New gen bosses: Sabba Keynejad on how he built VEED for the users, not accolades

By Screen Shot

Jan 10, 2020

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New gen bosses is a new series created to guide and inspire more people to go out there on their own, either as new business founders or freelancers. And what better way to do that than to ask the ones that already succeed at it? We want to know about big fuck-ups and even bigger successes, and the risky decisions they had to make along the way. We want to be the last little push you needed.

Job title: Co-founder & CEO
Industry: Media and Tech
Company founder or freelancer: Founder
Company name: VEED
How long have you been doing it: 1 year and a half 
Age: 28
Location: London

What pushed you to start on your own?

Many years before I started VEED, I had always known that I wanted to start my own company and for some reason, I always found more creative energy and passion working on personal projects than I had when working for clients and agencies. I was that annoying guy who always had a new side project on the go every other month. I soon realised that to do my best work, I had to work for myself.

As a creative with a background in design, I spent a few years working in agencies as a freelance designer after I graduated from university. It was during these years that I learnt a lot about how creative agencies worked. I had previously thought there was nothing cooler than running your own agency, at the time that was the dream.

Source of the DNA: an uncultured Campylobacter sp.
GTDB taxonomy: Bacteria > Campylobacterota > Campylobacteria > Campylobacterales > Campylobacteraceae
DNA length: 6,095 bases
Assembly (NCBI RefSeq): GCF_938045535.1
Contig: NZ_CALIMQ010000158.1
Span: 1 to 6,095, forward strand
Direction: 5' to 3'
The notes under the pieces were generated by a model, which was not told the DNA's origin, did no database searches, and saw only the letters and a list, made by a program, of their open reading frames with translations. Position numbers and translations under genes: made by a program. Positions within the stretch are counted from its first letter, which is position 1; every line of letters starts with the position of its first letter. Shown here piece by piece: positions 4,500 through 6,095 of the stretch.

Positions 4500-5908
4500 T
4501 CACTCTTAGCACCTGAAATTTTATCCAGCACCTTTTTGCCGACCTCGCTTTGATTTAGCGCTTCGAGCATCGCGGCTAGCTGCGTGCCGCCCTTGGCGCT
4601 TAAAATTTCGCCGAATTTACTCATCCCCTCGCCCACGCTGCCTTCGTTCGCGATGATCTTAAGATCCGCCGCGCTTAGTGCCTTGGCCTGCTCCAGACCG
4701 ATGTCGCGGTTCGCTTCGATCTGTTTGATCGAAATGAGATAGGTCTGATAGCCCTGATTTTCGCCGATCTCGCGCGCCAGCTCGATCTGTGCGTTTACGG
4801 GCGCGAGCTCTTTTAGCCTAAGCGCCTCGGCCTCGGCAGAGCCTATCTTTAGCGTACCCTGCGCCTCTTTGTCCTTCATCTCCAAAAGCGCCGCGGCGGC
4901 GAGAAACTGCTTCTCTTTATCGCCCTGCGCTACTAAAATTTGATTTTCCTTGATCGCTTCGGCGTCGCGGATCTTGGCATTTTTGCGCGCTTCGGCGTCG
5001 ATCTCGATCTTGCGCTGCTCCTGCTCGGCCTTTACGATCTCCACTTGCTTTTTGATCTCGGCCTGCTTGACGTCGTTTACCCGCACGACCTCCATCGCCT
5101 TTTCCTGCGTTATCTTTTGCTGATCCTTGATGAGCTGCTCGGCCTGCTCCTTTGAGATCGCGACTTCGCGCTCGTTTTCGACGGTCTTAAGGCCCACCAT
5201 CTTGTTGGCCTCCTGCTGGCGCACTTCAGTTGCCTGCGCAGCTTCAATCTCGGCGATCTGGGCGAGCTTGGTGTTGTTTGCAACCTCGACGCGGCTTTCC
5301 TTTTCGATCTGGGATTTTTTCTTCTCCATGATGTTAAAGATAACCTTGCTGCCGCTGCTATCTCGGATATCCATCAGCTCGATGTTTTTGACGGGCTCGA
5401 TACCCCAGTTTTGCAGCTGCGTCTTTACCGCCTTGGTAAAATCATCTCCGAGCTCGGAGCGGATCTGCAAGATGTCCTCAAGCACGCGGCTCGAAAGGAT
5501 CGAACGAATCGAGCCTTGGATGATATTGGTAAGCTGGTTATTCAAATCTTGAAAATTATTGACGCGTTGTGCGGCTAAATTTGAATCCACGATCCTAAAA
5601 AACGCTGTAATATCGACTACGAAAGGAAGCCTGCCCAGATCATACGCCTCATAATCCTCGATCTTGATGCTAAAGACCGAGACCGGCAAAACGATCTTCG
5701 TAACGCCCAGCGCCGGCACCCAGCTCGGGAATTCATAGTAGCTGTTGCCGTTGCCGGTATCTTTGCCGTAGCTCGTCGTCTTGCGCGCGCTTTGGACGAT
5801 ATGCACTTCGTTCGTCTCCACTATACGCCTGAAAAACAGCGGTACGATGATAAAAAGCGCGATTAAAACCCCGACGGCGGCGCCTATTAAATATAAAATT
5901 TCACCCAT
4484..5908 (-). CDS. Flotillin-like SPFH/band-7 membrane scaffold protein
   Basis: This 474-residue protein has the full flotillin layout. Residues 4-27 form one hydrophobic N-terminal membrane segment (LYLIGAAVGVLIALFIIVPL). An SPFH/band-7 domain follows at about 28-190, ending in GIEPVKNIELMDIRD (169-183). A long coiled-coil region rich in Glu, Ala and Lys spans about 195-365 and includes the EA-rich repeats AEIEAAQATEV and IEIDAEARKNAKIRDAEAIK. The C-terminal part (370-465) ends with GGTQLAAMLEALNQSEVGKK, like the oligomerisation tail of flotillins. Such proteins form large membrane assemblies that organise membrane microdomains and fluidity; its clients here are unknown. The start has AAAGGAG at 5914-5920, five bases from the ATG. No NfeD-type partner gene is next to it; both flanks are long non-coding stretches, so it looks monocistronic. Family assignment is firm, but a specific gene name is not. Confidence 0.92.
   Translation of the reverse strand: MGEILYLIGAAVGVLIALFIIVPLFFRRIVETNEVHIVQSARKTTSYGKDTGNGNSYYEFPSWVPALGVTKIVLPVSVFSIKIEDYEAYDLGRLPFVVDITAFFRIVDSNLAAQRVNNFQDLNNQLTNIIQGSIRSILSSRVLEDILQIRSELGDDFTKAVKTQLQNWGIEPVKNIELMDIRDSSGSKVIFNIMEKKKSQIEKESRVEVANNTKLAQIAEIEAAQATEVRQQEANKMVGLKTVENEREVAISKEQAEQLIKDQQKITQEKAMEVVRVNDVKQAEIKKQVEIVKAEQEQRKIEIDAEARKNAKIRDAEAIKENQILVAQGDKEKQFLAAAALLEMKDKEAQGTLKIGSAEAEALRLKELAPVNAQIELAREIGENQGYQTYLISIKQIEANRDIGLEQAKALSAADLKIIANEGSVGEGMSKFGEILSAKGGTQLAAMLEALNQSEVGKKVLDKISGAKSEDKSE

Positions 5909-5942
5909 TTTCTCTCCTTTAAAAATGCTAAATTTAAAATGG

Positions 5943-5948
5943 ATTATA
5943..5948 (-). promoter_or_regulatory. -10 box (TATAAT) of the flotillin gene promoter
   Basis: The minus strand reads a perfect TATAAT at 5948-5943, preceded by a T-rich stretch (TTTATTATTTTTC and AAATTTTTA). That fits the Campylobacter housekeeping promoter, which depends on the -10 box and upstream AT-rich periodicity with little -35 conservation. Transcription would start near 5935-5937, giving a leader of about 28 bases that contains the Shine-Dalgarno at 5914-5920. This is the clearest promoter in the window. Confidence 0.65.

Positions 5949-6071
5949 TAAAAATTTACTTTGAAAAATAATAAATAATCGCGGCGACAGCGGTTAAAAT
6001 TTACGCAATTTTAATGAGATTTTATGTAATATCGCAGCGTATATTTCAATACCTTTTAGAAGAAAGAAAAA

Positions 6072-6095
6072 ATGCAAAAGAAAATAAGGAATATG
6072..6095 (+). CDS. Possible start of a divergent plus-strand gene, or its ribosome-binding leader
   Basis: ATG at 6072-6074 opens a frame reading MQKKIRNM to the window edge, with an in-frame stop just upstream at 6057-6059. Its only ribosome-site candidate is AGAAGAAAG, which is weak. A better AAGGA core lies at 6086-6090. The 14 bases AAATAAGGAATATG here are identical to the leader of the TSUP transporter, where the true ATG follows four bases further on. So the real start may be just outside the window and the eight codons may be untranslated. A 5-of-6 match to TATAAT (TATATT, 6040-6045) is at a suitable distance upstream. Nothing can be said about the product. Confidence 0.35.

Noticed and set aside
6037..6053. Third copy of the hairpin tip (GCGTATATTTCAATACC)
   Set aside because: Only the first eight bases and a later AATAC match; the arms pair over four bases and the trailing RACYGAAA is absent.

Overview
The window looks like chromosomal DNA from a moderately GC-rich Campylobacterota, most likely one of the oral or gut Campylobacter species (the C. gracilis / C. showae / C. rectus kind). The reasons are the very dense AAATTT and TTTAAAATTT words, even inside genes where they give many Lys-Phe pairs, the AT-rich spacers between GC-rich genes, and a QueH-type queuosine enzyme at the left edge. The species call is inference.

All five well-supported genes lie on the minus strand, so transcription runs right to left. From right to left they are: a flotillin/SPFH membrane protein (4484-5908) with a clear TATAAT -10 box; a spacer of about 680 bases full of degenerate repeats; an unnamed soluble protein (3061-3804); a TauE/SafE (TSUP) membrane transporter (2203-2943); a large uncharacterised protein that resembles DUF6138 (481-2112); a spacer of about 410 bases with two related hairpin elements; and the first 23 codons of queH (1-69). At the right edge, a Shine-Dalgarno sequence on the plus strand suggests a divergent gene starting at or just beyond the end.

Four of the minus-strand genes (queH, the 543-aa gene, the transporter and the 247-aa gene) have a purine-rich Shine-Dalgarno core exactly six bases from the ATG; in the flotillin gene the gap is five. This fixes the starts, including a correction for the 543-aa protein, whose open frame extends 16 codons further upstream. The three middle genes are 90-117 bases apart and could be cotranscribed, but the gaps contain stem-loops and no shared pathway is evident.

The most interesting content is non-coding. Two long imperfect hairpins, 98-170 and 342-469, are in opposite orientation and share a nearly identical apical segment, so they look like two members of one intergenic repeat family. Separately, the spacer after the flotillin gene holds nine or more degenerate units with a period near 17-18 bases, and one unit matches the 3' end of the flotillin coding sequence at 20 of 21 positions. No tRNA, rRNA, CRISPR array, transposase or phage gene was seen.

However, I soon learnt that agencies can be extremely competitive and unreliable businesses to run. But it was also during this time that I saw a growing need for short-form video content, yet there were little tools available to this in a timely and efficient manner.

This was the thread of an idea that led me to stop working at agencies and start up my own company.

What was the very first thing you needed to do to set everything up?

We have made a lot of textbook mistakes building VEED. The very first thing I did is different from the first thing I should have done.

The first thing Tim and I did was to save up money to give us enough runway to build the initial product. Once we had about 6 months runway, we started building the app that we thought the market wanted. This ended up being a huge mistake as the first iteration of the product ended up not being useful to anyone.

The first thing we should have done was to buy a domain and start blogging about the idea, sharing designs, feature ideas and collecting potential users’ emails. Then we should have spoken with those potential users to understand what were their biggest pain points where. You can find out more about how we messed up multiple times in a blog post we wrote called ‘the journey to ramen profitability’ where we outlined the major steps we took to start making good revenue from the product.